periodically afterwards.  Apart from being an authentication
   mechanism, EAP provides a conduit to propagate information between a
   MN and network elements such as a WiFi Access Controller.  Each of
   the addressed functions is described in detail below.

1.1.  APN Selection

   The 3GPP networks support the concept of an APN (Access Point Name).
   This is defined in [GPRS].  Each APN is an independent IP network
   with it's own set of IP services.  When the MN attaches to the
   network, it may select a specific APN to receive desired services.
   For example, to receive generic internet services, user device may
   select APN "Internet" and to receive IMS voice services, it may
   select APN "IMSvoice".

   In a WiFi access scenario, a MN needs a way of sending the desired
   APN name to the network.  This draft specifies a method to propagate

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   the APN information via EAP.

1.2.  Multiple APN Connectivity

   As an extension of APN Selection, a MN may choose to connect to
   multiple IP networks simultaneously. 3GPP provides this feature via
   Additional PDP contexts or Additional PDN connections.  The 3GPP
   defines extensive set of signaling procedures to implement these
   features.  In a WiFi network, a MN connects to the first APN via
   DHCPv4 or IPv6 Router Solicitation.  For subsequent APN connections,
   a procedure is needed to request the network and propagate necessary
   information.

1.3.  WiFi to EUTRAN mobility

   When operating in a multi-access network, a MN may want to gracefully
   handover it's IP attachment from one access to another.  For
   instance, a MN connected to 3GPP EUTRAN network may choose to move
   its connectivity to a trusted WiFi network.  Alternatively, the MN
   may choose to connect from both the access technologies
   simultaneously, and maintain two independent IP attachments.  To
   implement these scenarios, the MN needs a way to indicate seamless
   handover as well as a means to correlate the UTRAN/EUTRAN session
   with the new WiFi session.  This draft specifies a method to
   propagate EUTRAN session identification (GUTI) to the network via
   EAP.  This helps the network to correlate the sessions between the
   two RAN technologies and implement a handover.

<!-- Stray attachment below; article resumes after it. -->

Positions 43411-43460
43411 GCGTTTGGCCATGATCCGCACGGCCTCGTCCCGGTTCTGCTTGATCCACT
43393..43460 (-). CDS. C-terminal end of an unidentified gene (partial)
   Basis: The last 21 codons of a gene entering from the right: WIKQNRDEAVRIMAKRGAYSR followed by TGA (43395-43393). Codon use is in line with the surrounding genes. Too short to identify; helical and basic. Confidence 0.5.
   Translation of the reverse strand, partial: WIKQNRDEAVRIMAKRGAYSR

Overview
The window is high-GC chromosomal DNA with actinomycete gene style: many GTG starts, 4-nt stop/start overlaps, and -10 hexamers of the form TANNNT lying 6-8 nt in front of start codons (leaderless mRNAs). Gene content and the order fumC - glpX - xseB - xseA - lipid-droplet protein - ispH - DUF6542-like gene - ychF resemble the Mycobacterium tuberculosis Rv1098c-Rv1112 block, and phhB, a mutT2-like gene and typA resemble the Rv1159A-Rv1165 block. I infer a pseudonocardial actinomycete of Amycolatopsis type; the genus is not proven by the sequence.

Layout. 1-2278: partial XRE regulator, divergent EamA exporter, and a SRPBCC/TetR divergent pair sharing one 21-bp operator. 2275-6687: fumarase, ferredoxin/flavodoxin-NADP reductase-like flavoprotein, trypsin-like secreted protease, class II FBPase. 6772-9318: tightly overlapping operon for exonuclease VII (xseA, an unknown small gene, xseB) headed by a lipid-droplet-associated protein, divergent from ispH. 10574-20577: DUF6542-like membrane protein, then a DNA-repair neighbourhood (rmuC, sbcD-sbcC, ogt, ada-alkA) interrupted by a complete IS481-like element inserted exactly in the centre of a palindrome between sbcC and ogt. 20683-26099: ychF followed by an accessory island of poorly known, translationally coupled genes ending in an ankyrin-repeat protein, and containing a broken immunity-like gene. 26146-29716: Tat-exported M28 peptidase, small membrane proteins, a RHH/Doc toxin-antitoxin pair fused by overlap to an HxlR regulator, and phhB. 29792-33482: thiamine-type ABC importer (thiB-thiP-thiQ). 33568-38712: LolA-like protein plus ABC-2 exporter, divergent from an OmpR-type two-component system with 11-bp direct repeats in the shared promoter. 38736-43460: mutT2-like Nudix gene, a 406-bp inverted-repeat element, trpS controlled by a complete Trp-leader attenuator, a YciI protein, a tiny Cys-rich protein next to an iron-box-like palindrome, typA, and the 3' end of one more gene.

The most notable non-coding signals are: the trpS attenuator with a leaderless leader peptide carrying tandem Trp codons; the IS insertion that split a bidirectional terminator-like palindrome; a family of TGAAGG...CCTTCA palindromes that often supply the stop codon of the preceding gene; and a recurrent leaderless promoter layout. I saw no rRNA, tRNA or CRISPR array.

2.  Reference Architecture and Terminology

   The key words "MUST", "MUST NOT", "REQUIRED", "SHALL", "SHALL NOT",
   "SHOULD", "SHOULD NOT", "RECOMMENDED", "MAY", and "OPTIONAL" in this
   document are to be interpreted as described in [RFC2119].

3.  Protocol Overview

3.1.  Brief Introduction to EAP

   EAP is defined as a generic protocol in [RFC3748].  EAP, combined
   with one of the payload protocols such as EAP-AKA [RFC4187] can
   accomplish several things in a network:

   o  Establish identity of the user (MN) to the network.
   o  Authenticate the user during the first attach with the help of an
      authentication center that securely maintains the user
      credentials.  This process is called EAP Authentication.

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   o  Re-authenticate the user periodically, but without the overhead of
      a round-trip to authentication center.  This process is called EAP
      Fast Re-Authentication.
   This draft makes use of the EAP Authentication procedure to implement
   the above-mentioned functions.  The use of EAP Fast Re-Authentication
   procedure is for further study.  Both the EAP Authentication and EAP
   Fast Re-Authentication procedures are specified for trusted access
   network use in 3GPP [3GPP-TS-33.402]

3.2.  802.11 Authentication using EAP over 802.1X

   In a WiFi network, EAP is carried over the IEEE 802.1X Authentication
   protocol.  The IEEE 802.1X Authentication is a transparent, payload-
   unaware mechanism to carry the authentication messages between the MN
   and the WiFi network elements.

   EAP, on the other hand, has multiple purposes.  Apart from it's core
   functions of communicating MN's identity to the network and proving
   MN's credentials, it also allows the MN to send arbitrary information
   elements to help establish the MN's IP session in the network.  The
   following figure shows an example end-to-end EAP flow in the context
   of an IEEE 802.11 WiFi network.

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   MN                        WAP                       WAC          IPCN

   1)|<----------Beacon--------|                         |             |
   2)|<----------Probe-------->|                         |             |
     |                         |                         |             |
     |              802.11 Auth| (Open System)           |             |
   3)|<----------------------->|<----------------------->|             |
     |                         |                         |             |
     |                  802.11 | Association             |             |
   4)|<----------------------->|<----------------------->|             |
     |                         |                         |             |
     |           (802.1X)      |        (CAPWAP/802.1X)  |             |
   5)|<----EAP Req/Identity----|<----EAP Req/Identity----|             |
     |                         |                         |             |
   6)|----EAP Resp/Identity--->|----EAP Resp/Identity--->|             |
     |                         |                         |             |
   7)|<-EAP Req/AKA-Challenge--|<-EAP Req/AKA-Challenge--|             |
     |                         |                         |             |
   8)|-EAP Resp/AKA-Challenge->|-EAP Resp/AKA-Challenge->|             |
     |                         |                         |             |
   9)|<-----EAP Success--------|<-----EAP Success--------|             |